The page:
Forever Remembered

May 26, 2008
By Lauren DeChambre, Park Ridge, IL

Forever Remembered

My family is made up of survivors. We’re all very different in personalities, but we share that one quality. The experiences in our lives and the stories we have been told tell us what people have been through and they make us stronger. They’ve shaped who I am as a person.
Nana was a kind hearted woman – friends with everyone she met; but there was more to my great grandmother that met the eye. Bertha Staak not only lived through the terrible days of the Holocaust, but she had a great story to tell with it. In the 1930’s, she had been working in a hotel of a relative in Amsterdam so she could visit her mother in Germany. She would smuggle food to her mother just about every week, and one week the Nazis caught her and took her in captivity because she was bringing good to a Jewish woman – like herself. The Nazis took her to a concentration camp known as Dachau. She was only there for about a year or so, but during that time, she faced many near death experiences. Nana and some of the others in the camp were put up against a firing wall for the simple purpose of killing them. As each person was shot down to the ground, my nana passed out from fear, or maybe because of being weak, and fell down with them – only not to her death. Appearing as though everyone was dead, the fire squad left them there for the night. However, every night, a Catholic priest would sneak through the fence of the concentration camp and bless the people who had been killed that day, and on that particular night, he found Nana. Now, we don’t know how much of that is true, but that’s the way she told it.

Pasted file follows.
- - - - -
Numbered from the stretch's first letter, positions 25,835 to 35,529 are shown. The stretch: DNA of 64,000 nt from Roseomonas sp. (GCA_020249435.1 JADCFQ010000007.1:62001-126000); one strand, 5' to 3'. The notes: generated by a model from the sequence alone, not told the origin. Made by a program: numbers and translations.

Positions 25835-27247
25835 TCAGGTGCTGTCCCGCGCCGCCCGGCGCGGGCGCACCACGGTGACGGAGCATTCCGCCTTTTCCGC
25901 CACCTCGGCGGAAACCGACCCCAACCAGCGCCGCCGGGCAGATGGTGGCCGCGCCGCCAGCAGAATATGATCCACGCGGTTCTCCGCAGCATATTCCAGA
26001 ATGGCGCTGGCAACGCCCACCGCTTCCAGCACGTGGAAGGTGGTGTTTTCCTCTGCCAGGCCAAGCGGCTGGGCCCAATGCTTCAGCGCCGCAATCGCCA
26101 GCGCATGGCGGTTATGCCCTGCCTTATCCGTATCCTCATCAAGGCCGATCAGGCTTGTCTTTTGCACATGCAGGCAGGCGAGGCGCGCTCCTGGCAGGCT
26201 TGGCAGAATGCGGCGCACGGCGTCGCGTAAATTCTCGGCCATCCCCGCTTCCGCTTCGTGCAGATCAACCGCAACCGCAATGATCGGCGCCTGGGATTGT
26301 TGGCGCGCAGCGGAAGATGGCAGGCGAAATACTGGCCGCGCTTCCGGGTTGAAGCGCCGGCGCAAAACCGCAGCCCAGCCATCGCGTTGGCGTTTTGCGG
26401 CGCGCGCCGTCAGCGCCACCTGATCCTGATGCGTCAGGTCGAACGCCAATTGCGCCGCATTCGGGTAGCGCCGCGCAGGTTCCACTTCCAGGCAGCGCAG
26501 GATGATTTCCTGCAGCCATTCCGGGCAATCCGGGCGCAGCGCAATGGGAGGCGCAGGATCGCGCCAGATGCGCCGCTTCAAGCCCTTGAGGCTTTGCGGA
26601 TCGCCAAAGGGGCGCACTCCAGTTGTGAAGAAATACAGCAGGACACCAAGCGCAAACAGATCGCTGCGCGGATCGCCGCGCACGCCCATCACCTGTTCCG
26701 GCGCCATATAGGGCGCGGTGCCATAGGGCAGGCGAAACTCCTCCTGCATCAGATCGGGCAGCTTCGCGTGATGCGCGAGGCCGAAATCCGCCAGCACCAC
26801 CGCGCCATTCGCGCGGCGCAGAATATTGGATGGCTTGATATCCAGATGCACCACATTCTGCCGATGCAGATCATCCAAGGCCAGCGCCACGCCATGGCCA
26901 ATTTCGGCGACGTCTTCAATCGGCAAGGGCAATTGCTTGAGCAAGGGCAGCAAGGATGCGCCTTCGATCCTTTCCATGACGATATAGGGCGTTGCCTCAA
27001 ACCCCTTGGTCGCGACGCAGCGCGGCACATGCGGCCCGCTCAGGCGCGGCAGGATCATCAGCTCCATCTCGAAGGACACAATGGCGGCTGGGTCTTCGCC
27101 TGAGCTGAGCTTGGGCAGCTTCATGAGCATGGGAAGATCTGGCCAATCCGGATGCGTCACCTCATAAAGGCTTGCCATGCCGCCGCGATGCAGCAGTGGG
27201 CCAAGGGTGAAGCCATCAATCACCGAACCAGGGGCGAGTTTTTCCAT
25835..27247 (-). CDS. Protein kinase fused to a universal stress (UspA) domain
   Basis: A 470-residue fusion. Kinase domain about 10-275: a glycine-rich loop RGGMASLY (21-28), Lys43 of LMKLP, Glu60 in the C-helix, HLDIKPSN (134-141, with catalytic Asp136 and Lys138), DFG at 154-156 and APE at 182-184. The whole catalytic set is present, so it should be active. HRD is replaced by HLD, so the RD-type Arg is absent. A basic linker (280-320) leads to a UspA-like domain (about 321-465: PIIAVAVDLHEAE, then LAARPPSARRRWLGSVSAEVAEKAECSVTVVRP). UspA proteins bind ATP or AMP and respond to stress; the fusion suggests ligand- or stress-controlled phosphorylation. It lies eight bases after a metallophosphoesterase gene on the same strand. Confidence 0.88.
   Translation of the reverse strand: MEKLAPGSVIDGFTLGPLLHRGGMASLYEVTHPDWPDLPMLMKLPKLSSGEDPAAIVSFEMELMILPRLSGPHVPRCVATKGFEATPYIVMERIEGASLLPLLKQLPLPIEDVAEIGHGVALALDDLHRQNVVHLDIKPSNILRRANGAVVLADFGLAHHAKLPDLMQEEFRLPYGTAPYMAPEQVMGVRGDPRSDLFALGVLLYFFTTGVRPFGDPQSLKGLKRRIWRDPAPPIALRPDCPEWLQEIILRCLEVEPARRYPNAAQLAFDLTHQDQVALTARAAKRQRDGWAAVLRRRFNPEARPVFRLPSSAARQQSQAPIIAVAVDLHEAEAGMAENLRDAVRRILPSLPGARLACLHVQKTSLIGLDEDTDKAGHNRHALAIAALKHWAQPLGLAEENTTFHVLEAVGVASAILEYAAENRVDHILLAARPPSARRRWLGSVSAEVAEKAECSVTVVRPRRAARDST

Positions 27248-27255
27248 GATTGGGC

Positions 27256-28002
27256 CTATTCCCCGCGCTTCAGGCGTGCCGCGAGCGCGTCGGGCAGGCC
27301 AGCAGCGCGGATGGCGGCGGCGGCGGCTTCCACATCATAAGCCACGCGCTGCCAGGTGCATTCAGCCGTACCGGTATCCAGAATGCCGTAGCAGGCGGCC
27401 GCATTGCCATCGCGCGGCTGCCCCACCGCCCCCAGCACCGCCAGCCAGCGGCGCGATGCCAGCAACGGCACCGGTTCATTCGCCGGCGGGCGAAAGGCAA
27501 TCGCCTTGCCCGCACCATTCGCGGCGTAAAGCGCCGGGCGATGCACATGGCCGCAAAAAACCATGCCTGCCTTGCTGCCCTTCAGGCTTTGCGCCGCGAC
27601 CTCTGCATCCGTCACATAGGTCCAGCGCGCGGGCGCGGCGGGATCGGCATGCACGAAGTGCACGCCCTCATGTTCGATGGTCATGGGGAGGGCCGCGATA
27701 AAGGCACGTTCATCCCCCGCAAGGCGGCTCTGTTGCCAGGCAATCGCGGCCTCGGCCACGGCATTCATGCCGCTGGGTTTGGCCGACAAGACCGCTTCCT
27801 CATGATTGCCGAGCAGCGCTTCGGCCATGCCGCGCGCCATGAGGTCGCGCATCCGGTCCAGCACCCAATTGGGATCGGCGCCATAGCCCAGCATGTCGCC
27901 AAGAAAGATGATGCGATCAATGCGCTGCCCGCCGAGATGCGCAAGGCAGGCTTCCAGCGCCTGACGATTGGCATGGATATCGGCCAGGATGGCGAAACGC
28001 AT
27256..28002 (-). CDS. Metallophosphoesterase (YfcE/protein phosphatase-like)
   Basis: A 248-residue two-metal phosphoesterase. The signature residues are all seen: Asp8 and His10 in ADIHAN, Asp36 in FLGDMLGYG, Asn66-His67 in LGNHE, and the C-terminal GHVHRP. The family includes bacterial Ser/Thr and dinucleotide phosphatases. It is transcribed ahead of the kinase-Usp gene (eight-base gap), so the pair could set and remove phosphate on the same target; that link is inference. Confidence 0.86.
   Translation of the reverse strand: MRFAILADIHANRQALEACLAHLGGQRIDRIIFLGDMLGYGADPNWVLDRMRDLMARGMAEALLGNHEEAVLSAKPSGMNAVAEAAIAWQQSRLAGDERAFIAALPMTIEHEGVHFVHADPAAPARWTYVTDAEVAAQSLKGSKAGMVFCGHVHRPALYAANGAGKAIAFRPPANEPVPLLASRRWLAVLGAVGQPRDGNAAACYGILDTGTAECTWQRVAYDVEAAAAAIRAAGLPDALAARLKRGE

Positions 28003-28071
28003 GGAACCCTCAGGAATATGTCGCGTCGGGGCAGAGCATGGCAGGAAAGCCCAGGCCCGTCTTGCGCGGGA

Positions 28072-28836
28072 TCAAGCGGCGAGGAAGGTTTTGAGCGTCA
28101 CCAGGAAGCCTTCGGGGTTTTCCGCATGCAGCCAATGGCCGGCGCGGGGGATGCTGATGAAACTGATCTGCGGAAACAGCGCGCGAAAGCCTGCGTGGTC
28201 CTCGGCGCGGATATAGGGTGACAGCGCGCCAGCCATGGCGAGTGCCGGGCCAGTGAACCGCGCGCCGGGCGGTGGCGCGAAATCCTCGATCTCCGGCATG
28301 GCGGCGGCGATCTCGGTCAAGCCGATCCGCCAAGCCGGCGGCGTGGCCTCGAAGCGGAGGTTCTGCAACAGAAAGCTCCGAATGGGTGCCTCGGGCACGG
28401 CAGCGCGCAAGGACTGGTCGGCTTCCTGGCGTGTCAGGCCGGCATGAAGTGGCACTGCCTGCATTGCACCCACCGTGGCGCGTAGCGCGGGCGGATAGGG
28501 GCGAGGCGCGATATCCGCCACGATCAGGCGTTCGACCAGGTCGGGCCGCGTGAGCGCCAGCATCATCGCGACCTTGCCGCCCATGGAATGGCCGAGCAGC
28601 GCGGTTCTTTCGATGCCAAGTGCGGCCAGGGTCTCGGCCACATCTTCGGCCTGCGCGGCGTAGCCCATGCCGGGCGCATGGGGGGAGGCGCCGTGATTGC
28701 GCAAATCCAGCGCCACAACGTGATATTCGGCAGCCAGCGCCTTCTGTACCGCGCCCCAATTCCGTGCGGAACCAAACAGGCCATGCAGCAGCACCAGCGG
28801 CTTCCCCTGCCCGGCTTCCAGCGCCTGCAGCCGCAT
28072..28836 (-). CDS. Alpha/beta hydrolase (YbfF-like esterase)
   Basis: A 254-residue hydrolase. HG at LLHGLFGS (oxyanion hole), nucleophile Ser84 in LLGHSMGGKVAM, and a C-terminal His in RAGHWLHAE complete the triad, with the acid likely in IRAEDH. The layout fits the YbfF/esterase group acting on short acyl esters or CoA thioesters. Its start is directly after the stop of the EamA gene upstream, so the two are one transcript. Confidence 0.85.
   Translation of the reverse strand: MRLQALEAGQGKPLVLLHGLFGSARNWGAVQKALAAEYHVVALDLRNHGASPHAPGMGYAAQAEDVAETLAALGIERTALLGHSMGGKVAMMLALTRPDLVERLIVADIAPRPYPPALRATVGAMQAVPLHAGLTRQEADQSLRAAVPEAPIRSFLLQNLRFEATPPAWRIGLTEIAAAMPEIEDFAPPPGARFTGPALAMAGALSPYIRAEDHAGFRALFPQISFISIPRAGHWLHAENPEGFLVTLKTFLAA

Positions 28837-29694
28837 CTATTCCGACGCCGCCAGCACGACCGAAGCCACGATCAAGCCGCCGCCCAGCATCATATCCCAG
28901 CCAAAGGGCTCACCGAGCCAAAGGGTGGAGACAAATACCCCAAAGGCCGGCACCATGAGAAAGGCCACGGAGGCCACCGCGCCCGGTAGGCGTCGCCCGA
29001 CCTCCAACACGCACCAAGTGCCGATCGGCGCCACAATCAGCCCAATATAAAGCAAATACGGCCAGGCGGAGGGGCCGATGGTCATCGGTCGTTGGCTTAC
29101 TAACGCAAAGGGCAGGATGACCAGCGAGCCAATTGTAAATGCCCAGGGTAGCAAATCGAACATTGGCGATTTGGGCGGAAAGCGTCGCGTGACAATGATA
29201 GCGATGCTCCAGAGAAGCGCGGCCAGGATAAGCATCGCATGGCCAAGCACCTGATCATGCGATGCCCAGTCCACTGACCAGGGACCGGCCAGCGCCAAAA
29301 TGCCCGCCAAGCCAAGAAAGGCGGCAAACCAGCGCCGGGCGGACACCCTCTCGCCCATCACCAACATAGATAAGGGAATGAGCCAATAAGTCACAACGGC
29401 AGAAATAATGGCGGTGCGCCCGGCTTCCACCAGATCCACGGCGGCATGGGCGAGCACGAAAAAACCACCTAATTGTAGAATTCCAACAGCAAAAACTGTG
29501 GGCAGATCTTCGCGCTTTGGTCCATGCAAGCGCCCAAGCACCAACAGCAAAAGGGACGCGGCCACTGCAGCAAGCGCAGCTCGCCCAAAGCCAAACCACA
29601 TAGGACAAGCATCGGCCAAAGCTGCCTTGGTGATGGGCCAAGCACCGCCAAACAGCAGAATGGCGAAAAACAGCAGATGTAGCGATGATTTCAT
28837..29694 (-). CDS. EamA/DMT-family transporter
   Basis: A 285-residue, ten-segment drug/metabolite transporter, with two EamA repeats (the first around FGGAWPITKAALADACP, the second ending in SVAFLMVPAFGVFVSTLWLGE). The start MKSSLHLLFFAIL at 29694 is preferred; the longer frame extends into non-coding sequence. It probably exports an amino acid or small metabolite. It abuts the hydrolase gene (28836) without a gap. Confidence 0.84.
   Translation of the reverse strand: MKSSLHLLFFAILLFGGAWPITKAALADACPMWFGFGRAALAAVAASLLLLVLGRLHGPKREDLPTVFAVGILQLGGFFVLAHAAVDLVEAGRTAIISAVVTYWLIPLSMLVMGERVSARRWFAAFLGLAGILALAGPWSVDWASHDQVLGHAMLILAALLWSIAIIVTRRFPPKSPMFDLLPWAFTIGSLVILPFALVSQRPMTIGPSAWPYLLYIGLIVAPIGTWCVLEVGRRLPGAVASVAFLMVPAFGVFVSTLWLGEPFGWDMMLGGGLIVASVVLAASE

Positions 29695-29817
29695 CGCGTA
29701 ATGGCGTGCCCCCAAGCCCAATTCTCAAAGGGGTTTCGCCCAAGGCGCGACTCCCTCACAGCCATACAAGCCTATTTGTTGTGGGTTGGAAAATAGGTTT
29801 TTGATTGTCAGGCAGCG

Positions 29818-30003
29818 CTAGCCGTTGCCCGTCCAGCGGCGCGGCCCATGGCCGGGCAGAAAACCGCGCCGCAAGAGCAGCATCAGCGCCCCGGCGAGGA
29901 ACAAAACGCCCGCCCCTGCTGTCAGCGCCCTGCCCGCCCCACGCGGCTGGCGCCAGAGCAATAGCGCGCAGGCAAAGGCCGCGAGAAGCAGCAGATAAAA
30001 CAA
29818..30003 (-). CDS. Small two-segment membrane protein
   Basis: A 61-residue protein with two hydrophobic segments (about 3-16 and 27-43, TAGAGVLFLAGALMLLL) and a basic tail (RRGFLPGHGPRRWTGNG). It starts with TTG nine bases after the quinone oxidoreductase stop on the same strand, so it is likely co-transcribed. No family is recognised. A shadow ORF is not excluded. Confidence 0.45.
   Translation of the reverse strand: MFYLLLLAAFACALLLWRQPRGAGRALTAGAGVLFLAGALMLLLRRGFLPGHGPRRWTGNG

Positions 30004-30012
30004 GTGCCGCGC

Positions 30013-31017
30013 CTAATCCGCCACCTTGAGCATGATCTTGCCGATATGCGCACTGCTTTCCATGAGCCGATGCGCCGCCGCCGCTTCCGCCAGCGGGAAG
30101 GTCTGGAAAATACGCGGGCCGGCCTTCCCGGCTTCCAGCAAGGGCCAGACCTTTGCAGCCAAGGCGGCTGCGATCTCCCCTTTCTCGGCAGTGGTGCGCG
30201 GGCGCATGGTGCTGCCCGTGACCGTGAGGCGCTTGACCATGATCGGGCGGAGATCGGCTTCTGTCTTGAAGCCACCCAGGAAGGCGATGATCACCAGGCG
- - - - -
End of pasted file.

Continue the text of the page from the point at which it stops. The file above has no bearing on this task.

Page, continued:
That same priest that helped her through the camp that night helped her escape Europe too. First she was brought to Israel where she converted from Judaism to Christianity. She said that the only reason she converted was because the minister helping the people to go to America favored helping Christians over Jews. After converting, she arrived in America around 1938 where she met a man, whom after time, created the DeChambre family with her. She kept the family going, even when she was in her mid 40’s and had another child on top of her other three children which she had earlier in her life. Nana was in the newspaper for the unbelievable birth she had given and was forever known by everyone for that, but more so for being the kind and loving person that she was. She fought through the one of the toughest times any person could go through, and she survived.